Consumer Watchdog Announces Largest Discriminatory Auto Lending Case Ever

Credit.com

The Consumer Financial Protection Bureau announced Friday the largest auto loan discrimination case to date, in which Ally Financial Inc. and Ally Bank has been ordered to pay $80 million in damages to 235,000 minority borrowers impacted by their discriminatory pricing system.

The enforcement action stems from an investigation started in 2012, through which the CFPB and the Department of Justice determined Ally’s auto loan interest rates were higher for African-American, Hispanic, and Asian and Pacific Islander borrowers than for non-Hispanic white borrowers of similar creditworthiness.

Ally is one of the nation’s largest indirect auto lenders, and this settlement takes issue with its dealer markup practices: Ally sets a risk-based interest rate for borrowers and then allows the dealers to charge a higher interest rate when closing the sale with the buyer. Between April 2011 and December 2013, Ally overcharged thousands of consumers for auto loans based on race and national origin, which is prohibited by the Equal Credit Opportunity Act.

“Too many consumers have had to pay more for their auto loans simply because of their race or other characteristics protected under the law,” said CFPB Director Richard Cordray in a press call announcing the action. “Too often, these consumers do not know they are paying more or are simply unable to get recourse. Today’s action signals new attention to this serious problem.”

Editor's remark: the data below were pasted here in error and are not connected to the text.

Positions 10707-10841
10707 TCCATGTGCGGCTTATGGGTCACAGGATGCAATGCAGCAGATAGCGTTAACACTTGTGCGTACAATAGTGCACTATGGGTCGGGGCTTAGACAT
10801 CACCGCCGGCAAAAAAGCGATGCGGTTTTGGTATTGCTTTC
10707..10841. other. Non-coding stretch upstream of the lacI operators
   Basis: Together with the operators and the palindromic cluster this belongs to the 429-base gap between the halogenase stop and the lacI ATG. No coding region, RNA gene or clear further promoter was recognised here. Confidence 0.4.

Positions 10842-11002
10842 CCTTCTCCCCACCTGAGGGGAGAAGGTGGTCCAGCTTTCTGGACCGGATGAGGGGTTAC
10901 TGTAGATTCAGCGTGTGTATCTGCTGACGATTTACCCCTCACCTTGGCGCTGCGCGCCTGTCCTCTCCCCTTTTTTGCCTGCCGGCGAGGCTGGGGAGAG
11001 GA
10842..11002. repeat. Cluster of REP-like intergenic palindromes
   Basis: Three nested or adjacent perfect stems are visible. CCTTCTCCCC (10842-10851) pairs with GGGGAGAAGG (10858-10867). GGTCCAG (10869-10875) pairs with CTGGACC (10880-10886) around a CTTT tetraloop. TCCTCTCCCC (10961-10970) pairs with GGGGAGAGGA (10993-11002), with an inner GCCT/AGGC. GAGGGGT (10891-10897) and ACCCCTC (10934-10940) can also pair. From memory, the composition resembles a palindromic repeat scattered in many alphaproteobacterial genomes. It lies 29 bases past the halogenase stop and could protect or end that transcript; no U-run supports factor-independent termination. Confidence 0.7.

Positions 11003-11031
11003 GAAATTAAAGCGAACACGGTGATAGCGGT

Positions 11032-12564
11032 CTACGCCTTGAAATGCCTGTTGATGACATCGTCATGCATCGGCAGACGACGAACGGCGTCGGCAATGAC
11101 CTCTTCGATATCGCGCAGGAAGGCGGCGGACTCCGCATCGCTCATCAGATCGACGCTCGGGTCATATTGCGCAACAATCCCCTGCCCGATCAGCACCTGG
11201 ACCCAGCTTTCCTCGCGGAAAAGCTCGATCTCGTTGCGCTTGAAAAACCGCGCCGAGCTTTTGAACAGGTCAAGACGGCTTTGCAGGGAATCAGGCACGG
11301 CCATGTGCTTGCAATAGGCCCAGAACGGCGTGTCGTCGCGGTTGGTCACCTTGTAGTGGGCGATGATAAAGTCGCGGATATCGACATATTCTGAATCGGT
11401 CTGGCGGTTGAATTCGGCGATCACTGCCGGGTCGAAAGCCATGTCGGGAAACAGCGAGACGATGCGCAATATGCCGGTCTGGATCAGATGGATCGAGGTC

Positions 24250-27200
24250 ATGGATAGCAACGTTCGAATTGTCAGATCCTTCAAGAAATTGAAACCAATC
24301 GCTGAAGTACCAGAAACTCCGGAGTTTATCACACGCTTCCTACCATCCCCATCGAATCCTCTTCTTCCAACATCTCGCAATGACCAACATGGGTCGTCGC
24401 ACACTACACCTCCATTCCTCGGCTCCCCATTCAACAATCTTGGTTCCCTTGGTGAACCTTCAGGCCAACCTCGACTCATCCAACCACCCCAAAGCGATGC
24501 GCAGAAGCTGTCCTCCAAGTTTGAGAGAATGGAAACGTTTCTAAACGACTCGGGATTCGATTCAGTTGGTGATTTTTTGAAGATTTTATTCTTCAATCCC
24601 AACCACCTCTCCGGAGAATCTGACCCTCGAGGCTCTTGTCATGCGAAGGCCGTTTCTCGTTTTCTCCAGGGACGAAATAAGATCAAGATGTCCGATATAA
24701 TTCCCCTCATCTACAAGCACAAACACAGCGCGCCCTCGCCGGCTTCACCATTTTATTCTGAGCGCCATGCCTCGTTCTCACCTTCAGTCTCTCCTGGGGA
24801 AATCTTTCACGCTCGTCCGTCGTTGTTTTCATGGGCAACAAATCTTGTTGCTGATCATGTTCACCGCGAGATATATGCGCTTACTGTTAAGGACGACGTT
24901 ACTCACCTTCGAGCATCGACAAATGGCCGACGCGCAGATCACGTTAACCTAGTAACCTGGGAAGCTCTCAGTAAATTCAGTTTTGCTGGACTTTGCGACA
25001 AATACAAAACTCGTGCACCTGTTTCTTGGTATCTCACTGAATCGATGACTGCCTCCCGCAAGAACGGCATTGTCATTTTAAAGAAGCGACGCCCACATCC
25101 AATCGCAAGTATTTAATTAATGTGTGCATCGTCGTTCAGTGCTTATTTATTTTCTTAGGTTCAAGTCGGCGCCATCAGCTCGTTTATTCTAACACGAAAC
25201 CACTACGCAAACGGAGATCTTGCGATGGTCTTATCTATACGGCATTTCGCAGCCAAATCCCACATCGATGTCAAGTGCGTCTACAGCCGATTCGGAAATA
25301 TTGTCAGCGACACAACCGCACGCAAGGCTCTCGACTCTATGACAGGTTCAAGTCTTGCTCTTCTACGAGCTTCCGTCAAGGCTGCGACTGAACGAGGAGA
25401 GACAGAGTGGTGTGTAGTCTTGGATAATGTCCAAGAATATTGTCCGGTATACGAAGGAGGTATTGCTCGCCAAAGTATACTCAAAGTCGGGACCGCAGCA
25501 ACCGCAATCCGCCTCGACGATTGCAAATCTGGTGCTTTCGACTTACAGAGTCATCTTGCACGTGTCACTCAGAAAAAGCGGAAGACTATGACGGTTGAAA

As is the case with most credit, auto loan interest rates are tied to a consumers’ credit scores, which indicate an individual’s likelihood of repaying debt, based on his or her credit history. A person’s credit report will show how many accounts he or she has in good standing, how often debt payments are made on time, how frequently that person applies for new credit and how much a person uses of his or her available credit. All these things carry different weight in credit scoring models (there are dozens of them), which creditors then use to help make lending decisions.

When shopping for new credit, whether it’s a car loan, credit card, mortgage or personal loan, it’s helpful to start with an idea of how you look to a lender and participate in the loan-application process as an informed consumer.

By looking at your credit scores, which you can do using free tools like the Credit Report Card, you can engage in a productive discussion with lenders about your credit history and how it impacts how much you pay for financial products. For instance, if you receive a high interest rate on an auto loan, it may be because of a poor payment history — or maybe you have a solid credit history, and you’ll need to ask your lender for an explanation. You should also pull free copies of your credit reports using AnnualCreditReport.com.

The bureau and DOJ also ordered Ally to pay $18 million to the CFPB’s civil penalty fund, which was established by the Dodd-Frank Wall Street Reform and Consumer Protection Act of 2010 to be used for payments to victims and consumer education and financial literacy programs.

“With this largest-ever settlement in an auto loan discrimination case, we are taking a firm stand against discrimination in a critical lending market,” said Attorney General Eric Holder, in a news release announcing the action. “It will enable the Justice Department and the CFPB to work closely with Ally and others to prevent discriminatory practices in the future. And it will reinforce our determination to respond aggressively to discrimination in America’s lending markets – wherever it is found.”


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